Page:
Why is Taylor Swift so popular? Young women relate to her vulnerability

Written by Amy Ta, produced by Bennett Purser

Taylor Swift performs at the Z100 Jingle Ball at Madison Square Garden in New York, December 13, 2019. Photo by Shutterstock.

Taylor Swift made music history this week. All 10 spots on the Billboard Hot 100 chart are claimed by songs from her latest album, “Midnights.” Her track “Anti-Hero” sits at No. 1. Also, this is the first time in Billboard’s 64 years that no men are topping the charts. 

“She's a really fine lyricist and plays with language. I think she calls them her ‘quill pen wordplay’ in her writing,” says Elizabeth Scala, an English professor at the University of Texas at Austin. She teaches “The Taylor Swift Songbook,” a course dedicated to the musician’s songwriting and how it stacks up against literary greats such as William Shakespeare and John Keats.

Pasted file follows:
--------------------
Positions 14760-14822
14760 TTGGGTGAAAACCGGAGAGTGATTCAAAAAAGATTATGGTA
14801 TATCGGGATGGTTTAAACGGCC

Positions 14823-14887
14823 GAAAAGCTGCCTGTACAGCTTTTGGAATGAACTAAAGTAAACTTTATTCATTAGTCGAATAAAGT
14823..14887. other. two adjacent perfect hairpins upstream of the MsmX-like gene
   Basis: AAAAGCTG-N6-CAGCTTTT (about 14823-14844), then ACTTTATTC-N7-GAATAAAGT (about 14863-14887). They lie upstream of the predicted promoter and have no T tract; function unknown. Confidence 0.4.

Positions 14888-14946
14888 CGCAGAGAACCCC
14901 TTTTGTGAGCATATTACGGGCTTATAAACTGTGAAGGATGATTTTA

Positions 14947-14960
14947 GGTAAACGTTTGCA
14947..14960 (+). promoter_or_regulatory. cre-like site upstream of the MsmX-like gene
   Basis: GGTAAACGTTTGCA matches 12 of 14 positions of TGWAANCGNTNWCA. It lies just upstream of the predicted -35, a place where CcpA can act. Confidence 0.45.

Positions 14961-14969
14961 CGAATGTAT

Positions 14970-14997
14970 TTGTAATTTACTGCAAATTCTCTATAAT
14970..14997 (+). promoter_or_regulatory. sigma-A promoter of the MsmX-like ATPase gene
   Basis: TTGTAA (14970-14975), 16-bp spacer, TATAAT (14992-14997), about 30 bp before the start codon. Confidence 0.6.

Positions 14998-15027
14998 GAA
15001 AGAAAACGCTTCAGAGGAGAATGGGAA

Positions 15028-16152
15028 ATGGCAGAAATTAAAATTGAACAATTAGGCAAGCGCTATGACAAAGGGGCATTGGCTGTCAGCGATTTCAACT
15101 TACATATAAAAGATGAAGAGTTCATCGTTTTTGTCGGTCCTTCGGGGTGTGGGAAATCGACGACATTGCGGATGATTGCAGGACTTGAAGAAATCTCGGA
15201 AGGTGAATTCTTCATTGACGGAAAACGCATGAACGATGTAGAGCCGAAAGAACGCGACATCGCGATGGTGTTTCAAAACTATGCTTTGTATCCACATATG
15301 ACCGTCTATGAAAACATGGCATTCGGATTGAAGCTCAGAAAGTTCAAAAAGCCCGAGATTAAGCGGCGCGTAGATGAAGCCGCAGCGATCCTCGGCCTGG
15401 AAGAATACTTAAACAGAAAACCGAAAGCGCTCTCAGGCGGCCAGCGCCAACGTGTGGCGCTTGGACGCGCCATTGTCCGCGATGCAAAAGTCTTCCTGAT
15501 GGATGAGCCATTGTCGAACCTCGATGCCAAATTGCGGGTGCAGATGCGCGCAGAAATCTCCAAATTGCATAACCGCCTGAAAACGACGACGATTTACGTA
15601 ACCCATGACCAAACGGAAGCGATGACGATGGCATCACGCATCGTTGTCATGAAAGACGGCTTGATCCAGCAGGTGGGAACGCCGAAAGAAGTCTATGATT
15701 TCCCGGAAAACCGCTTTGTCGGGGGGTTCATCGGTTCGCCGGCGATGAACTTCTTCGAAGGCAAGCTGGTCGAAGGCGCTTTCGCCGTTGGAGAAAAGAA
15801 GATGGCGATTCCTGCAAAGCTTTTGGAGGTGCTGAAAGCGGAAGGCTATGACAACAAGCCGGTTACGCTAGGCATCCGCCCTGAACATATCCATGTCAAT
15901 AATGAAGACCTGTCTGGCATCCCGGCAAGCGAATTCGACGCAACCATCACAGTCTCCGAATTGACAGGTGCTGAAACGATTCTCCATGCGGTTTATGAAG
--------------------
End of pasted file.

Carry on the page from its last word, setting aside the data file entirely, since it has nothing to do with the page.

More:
She says she’s trying to show students how Swift’s songwriting reflects the way older poets played with and manipulated the English language. 

“That's made a lively connection for them with things that … they don't necessarily think about happening. Poetry doesn't seem to happen in their real lives … but they're carrying it around in their pockets, on their iPhones.”

Scala notes that young women want to hear Swift’s material, look up to her, and identify with her vulnerability and “willingness to expose her high school insecure self over and over and over again.” 

She adds, “One of the most interesting ways to think about her music is in terms of memory. … She herself as a songwriter can go back into her own past, and harvest her memories in a new way to make a new art form. … She’s unapologetically unembarrassed by her past. Even if it's a goofy, painful past, I think it's one that she shares with many of her fans, which is why she will always have that fan base.”